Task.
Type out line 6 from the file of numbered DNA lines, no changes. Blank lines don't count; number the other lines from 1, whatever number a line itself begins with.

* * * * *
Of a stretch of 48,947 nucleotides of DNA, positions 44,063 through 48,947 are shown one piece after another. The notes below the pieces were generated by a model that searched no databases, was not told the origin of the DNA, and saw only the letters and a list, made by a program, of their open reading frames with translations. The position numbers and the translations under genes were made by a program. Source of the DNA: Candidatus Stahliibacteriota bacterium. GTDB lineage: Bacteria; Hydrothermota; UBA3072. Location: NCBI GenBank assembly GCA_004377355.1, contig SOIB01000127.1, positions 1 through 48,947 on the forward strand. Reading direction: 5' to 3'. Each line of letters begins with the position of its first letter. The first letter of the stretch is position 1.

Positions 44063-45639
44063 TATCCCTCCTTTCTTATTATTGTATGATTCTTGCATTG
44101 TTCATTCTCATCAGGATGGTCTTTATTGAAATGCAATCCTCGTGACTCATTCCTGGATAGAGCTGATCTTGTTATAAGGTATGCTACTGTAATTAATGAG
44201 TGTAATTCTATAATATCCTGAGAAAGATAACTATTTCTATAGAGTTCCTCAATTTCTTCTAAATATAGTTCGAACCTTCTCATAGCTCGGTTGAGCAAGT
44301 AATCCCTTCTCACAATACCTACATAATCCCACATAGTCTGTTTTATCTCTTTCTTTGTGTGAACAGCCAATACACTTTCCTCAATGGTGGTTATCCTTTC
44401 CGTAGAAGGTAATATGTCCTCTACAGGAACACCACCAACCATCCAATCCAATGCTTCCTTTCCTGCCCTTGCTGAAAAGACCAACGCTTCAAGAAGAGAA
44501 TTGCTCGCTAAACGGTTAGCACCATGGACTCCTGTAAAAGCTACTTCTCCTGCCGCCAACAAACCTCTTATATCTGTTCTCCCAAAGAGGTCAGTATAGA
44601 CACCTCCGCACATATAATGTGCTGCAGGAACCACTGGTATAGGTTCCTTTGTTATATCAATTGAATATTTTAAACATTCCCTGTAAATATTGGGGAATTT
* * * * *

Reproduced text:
44301 AATCCCTTCTCACAATACCTACATAATCCCACATAGTCTGTTTTATCTCTTTCTTTGTGTGAACAGCCAATACACTTTCCTCAATGGTGGTTATCCTTTC